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According to Yonhap News,
(SEOUL=Yonhap News) South Korea is quickening negotiations and implementations of its free trade agreements (FTAs) as one way of alleviating the economic confusion from Brexit, finding new markets through the trade deals and making sure it is not falling out of regional pacts, officials said Monday.
After signing its first FTA in 2004 with Chile, South Korea now has agreements with 52 countries through 15 agreements. Officials say while last year's efforts were more on bilateral agreements, concentration this year will be on multilateral deals.
The foremost target is concluding the Regional Comprehensive Economic Partnership (RCEP) within this year. The 10 member states of the Association of Southeast Asian Nations (ASEAN) and six countries with which it has FTAs -- South Korea, China, Japan, Australia, New Zealand and India -- have held 13 rounds of talks and three more meetings at the ministerial level to thrust the agreement forward.
A completed RCEP would open up a market that was sized at US$22.6 trillion in 2014.
"A concluded RCEP would create a No. 2 mega FTA bloc," Yeo Han-koo, South Korea's top FTA negotiator, said. "South Korean companies will gain growth momentum through a bigger market and wider regions for investment, allowing them to link with competitive global values."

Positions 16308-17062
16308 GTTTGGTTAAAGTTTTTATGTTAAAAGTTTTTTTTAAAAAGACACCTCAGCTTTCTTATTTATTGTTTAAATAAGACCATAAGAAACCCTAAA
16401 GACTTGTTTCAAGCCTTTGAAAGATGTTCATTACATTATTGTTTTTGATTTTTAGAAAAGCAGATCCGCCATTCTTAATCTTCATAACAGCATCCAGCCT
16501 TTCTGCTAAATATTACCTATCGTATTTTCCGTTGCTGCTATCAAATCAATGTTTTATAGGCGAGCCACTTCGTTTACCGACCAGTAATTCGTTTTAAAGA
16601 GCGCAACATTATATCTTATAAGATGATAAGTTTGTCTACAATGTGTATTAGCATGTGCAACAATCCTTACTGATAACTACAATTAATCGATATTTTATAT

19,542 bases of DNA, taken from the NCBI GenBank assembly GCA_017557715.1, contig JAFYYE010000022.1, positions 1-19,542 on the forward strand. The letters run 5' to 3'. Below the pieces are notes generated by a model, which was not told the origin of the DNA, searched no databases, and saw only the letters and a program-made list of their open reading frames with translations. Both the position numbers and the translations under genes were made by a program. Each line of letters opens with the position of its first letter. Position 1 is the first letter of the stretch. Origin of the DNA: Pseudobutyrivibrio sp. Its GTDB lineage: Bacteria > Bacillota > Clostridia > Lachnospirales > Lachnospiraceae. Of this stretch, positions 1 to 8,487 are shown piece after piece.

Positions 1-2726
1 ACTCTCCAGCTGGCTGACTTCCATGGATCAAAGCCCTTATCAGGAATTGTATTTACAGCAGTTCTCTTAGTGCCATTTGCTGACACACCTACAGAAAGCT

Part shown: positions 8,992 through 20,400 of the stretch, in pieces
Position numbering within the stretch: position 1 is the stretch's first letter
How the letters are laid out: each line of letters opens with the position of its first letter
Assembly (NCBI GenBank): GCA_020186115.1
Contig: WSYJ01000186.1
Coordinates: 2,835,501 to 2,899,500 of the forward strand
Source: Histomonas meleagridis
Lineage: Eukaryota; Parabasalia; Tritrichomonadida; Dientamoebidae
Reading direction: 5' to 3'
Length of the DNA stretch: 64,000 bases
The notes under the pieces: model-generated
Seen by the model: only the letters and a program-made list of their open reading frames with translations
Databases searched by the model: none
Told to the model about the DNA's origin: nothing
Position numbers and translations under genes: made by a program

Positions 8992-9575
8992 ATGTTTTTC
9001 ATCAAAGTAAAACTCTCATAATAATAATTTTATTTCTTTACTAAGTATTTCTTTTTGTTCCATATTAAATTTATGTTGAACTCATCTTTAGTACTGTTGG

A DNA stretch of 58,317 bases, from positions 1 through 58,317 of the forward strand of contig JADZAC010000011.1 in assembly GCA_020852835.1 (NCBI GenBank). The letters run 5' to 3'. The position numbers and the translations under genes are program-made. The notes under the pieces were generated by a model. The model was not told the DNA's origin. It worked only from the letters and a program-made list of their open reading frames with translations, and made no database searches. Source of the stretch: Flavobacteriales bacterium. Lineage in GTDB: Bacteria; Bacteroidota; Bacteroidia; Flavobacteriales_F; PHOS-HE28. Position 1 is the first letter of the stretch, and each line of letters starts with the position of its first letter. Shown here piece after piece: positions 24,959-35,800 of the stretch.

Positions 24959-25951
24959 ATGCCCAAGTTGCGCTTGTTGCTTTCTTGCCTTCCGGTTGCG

The government estimates that South Korea's real gross domestic product (GDP) will increase 1.21-1.76 percent over 10 years.
The latest talks for a trilateral FTA with China and Japan were held in Seoul last week, keeping alive negotiations that started in March 2013. The three nations have met 10 times so far, honing in on market access for products and services. South Koreans officials say the three-way FTA will help solidify the economic link in Northeast Asia and eventually become the base for a wider economic unity for East Asia.
The estimate for this FTA is 1.17-1.45 percent increase in real GDP for South Korea.
The Trans-Pacific Partnership (TPP), projected to become the world's largest economic bloc with a value of $28.1 trillion, is an attractive option for South Korea, not only because of its sheer size but also the 95-100 percent tariff exemptions for member states. Sensitive issues, including rules in operations of state-run corporations and fishing industry subsidies, are holding South Korea back from jumping into the talks, but officials say they are closely following how the deal is progressing.
South Korea is advancing into new emerging markets through trade agreements.
The pact with Colombia will take effect on July 15, three years and five months after it was signed, to remove tariffs on most of the products traded between the two countries within 10 years. South Korea's exports of autos, petrochemicals and cosmetics are expected to greatly benefit.
An FTA with a bloc of Central and South American nations is in the works, covering Panama, Costa Rica, Guatemala, Honduras, El Salvador and Nicaragua. Formal talks began in June last year, followed by five rounds of negotiations so far. This particular FTA would open up opportunities for South Korean firms to participate in infrastructure projects of partner countries, who are not parties to the Government Procurement Agreement.
At the bilateral level, South Korea is in negotiations with Ecuador since August last year. Talks with Mexico, which had stopped in 2008, are scheduled to resume later this year.
Talks with Israel were held in Seoul last week. With India, South Korea is planning to update the existing Comprehensive Economic Partnership Agreement, in effect since January 2010, for wider market access.
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Source: Yonhap News (Jul. 4, 2016)